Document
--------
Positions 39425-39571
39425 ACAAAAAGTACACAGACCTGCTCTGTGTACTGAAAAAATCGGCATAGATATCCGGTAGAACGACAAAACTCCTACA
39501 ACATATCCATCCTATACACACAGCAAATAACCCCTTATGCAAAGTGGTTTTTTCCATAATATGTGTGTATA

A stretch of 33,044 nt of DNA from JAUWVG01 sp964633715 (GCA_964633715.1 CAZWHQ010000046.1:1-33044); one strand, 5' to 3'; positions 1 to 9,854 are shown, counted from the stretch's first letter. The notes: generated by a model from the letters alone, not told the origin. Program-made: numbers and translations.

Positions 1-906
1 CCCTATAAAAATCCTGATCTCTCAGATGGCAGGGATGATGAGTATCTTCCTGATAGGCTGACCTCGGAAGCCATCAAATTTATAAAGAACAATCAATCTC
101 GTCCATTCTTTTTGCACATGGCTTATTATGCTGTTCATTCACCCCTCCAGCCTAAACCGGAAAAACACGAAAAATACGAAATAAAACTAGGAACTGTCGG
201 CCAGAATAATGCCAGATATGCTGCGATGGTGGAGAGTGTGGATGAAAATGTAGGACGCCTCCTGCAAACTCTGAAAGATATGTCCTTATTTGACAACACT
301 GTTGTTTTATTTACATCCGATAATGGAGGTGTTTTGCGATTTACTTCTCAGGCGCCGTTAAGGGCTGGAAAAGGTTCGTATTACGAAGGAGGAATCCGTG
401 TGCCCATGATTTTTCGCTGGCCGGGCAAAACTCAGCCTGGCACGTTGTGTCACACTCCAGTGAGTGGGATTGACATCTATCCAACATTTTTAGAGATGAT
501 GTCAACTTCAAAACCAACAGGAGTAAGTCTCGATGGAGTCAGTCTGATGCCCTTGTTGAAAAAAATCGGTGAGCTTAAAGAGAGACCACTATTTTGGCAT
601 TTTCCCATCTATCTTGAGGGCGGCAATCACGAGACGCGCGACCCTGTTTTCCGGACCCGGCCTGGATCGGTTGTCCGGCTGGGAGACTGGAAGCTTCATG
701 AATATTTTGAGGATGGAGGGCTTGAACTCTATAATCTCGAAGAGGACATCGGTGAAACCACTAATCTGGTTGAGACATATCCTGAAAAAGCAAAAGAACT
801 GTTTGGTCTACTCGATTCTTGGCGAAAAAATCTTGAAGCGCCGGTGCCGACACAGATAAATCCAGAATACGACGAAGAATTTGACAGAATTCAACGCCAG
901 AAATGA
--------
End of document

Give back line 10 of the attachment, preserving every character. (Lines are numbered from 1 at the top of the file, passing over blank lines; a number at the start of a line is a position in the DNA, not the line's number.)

401 TGCCCATGATTTTTCGCTGGCCGGGCAAAACTCAGCCTGGCACGTTGTGTCACACTCCAGTGAGTGGGATTGACATCTATCCAACATTTTTAGAGATGAT